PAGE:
The doses of IR or VP-16 we used to induce p53 represent a greater degree of DNA damage than most leukemic precursors are likely subjected to in vivo. p53 was not induced in Ba/F3 cells exposed to 0.04 μg/mL VP-16 for 1.5, 3, 4.5, or 24 hours (data not shown). Perhaps p53 is induced more effectively by physiological levels of DNA damage in preleukemic cells.
Increased expression of p21WAF1/CIP1 occurred despite reduced p53 expression in cells treated with IR or VP-16. In some experiments, induction of CBFβ-SMMHC led to even higher levels of p21 (Fig 1B), as reported previously.24 p21 protects colon carcinoma cells from apoptosis.34 However, expression of the viral E7 protein in Ba/F3 cells, which mimics p21 overexpression by inactivating Rb and releasing E2F proteins, does not sensitize them to IR in the presence or absence of IL-3.43 This finding suggests that the reduced radio- and chemo-sensitivity of CBFβ-SMMHC–expressing Ba/F3 cells results from attenuated p53 induction and not from increased p21 expression. Critically testing whether decreased p53 induction is the primary cause of slowed apoptosis after DNA damage in CBFβ-SMMHC–expressing cells would require coexpression of exogenous p53, in a manner dependent on DNA damage.
CBFβ-SMMHC decreases the proportion of Ba/F3 cells in S phase 1.7-fold,24 raising the possibility that protection from apoptosis was caused by decreased exposure to DNA damage during S phase. However, IR damages DNA in all cell cycle phases, and exposure to VP-16 was for 18 hours in the presence of IL-3, allowing sufficient time for all cells to enter S phase.
CBFβ-SMMHC increases the proportion of cells in G1 phase 1.7-fold, but does not affect the proportion of cells in G2.24 A lengthened G1 might allow increased time for DNA repair before S phase. However, DNA repair processes are rapid, and time spent in the G2 phase may be a more critical determinant of radiation and VP-16 sensitivity.44-46 Also, we found that slowing the G1 to S transition in Ba/F3 cells by reducing IL-3 in the culture media did not attenuate p53 induction or stimulate survival when the cells where exposed to VP-16.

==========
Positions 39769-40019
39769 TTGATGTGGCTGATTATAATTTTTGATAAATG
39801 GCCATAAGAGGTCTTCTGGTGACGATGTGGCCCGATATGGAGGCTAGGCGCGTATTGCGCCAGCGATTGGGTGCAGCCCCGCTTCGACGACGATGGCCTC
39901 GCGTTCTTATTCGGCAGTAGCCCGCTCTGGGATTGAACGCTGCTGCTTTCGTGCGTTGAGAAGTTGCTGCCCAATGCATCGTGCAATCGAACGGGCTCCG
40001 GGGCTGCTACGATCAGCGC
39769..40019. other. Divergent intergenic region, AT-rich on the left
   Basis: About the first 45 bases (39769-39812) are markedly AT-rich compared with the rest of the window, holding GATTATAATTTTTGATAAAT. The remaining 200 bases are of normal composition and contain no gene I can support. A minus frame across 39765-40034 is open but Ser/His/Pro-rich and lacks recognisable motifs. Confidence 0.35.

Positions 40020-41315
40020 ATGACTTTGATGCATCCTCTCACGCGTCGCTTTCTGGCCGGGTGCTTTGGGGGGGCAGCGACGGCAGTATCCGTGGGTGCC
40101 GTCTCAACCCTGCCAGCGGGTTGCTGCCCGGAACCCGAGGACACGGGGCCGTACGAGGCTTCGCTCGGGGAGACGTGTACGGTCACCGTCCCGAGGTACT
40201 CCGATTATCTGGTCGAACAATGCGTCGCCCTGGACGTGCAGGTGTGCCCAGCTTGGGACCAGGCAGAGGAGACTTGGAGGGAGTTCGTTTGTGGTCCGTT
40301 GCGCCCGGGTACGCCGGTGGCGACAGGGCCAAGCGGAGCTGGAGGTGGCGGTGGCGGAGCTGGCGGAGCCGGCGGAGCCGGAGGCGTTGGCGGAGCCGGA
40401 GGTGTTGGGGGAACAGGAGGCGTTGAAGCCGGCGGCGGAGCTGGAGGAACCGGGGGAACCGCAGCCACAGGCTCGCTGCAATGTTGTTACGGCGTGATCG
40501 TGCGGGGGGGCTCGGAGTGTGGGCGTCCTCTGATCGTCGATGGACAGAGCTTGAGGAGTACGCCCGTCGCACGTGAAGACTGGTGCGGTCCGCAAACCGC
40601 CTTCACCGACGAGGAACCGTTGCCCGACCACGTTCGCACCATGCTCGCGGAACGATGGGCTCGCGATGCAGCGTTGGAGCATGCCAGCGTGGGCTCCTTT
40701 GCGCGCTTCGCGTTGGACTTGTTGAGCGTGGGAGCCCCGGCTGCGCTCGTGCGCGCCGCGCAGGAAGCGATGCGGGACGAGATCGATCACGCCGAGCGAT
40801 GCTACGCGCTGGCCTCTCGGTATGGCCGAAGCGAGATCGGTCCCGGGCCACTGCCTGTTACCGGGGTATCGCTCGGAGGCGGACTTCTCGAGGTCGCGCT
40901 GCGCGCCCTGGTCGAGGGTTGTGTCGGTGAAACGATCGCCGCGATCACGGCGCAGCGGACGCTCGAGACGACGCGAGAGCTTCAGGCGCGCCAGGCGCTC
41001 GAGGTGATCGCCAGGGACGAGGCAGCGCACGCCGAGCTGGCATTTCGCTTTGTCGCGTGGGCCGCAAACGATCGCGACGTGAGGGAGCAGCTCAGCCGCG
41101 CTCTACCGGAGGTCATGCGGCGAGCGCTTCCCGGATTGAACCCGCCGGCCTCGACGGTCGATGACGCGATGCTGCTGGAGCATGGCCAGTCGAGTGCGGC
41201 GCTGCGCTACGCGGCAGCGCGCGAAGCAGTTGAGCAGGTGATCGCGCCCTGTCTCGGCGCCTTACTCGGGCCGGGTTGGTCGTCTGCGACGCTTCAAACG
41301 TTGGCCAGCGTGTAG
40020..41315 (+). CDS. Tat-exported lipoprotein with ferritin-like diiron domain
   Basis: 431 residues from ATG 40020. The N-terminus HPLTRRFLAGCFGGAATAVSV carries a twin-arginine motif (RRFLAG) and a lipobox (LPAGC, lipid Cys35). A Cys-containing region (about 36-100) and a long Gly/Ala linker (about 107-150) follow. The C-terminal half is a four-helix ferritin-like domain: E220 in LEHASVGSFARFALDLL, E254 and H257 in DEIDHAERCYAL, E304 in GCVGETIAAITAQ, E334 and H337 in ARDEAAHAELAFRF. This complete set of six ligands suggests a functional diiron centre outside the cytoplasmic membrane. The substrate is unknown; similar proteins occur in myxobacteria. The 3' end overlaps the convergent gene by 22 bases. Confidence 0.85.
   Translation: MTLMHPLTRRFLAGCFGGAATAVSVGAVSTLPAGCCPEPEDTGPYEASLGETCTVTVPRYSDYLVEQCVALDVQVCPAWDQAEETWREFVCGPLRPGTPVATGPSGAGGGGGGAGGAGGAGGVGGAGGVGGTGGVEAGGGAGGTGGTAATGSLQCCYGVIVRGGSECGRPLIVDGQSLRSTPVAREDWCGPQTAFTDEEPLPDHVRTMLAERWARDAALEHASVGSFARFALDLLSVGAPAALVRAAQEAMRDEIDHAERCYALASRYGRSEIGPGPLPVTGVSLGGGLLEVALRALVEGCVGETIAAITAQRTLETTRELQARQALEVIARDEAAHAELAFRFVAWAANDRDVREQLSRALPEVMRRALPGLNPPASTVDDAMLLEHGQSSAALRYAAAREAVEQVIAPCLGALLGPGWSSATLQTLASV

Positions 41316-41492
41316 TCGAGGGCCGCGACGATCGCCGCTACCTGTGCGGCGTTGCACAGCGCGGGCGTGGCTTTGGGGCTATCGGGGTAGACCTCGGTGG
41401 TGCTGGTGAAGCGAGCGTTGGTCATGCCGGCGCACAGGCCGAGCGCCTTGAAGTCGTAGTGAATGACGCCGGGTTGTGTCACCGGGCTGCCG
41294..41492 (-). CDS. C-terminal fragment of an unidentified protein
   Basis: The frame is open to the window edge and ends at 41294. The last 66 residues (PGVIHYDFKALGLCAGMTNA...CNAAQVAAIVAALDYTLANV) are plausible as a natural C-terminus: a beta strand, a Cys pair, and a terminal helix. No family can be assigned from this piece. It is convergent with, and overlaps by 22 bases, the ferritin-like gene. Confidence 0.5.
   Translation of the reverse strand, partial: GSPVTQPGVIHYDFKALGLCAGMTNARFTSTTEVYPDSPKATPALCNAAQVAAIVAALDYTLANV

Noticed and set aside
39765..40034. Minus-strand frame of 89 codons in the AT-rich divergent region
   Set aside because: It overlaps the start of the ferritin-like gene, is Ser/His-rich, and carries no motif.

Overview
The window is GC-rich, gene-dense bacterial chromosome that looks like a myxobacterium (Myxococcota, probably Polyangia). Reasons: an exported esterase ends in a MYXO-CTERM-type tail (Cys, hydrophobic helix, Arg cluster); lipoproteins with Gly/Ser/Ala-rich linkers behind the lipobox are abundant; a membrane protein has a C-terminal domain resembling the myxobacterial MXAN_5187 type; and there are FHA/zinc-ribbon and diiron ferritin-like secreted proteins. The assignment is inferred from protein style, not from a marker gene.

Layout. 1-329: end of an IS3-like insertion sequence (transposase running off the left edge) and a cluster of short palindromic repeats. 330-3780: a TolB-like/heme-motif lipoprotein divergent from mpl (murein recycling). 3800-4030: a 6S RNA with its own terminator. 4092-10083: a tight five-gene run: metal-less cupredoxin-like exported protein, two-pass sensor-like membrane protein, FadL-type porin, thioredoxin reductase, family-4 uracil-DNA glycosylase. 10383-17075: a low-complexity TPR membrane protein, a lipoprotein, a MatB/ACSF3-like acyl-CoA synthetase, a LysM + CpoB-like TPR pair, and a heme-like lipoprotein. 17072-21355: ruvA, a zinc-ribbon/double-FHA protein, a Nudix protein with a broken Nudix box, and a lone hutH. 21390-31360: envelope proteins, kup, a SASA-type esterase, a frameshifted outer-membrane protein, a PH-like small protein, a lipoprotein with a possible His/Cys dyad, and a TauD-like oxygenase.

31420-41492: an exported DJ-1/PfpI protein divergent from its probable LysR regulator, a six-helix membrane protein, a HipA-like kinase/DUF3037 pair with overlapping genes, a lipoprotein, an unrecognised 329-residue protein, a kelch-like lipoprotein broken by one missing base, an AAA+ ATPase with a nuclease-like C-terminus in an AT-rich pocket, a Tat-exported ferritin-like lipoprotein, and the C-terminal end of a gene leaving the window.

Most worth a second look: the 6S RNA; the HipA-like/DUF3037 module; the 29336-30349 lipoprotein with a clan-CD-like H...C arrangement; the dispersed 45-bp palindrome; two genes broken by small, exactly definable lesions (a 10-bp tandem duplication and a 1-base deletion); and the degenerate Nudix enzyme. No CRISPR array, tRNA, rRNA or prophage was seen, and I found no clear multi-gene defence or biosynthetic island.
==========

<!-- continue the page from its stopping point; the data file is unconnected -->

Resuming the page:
The clinical observation that about 60% of patients with AMLs associated with inv(16) or t(8;21) are cured by conventional chemotherapy, whereas only about 30% of the remaining AML patients are cured47 suggests that CBFβ-SMMHC and AML1-ETO might sensitize hematopoietic cells to chemotherapy. Yet we observed protection from IR and VP-16, and from Ara-C and daunomycin as well (data not shown). However, the protection observed was modest and was only compared with that obtained using control Ba/F3 lines. Ba/F3 cells expressing bcr-abl(p210) were more resistant than MTINV lines to IR or VP-16 (M.B., X.W., and A.D.F., unpublished observation, August 1997). Similarly, subsets of AML that are generally refractory to chemotherapy may have stronger protective mechanisms than AMLs expressing CBFβ-SMMHC or AML1-ETO.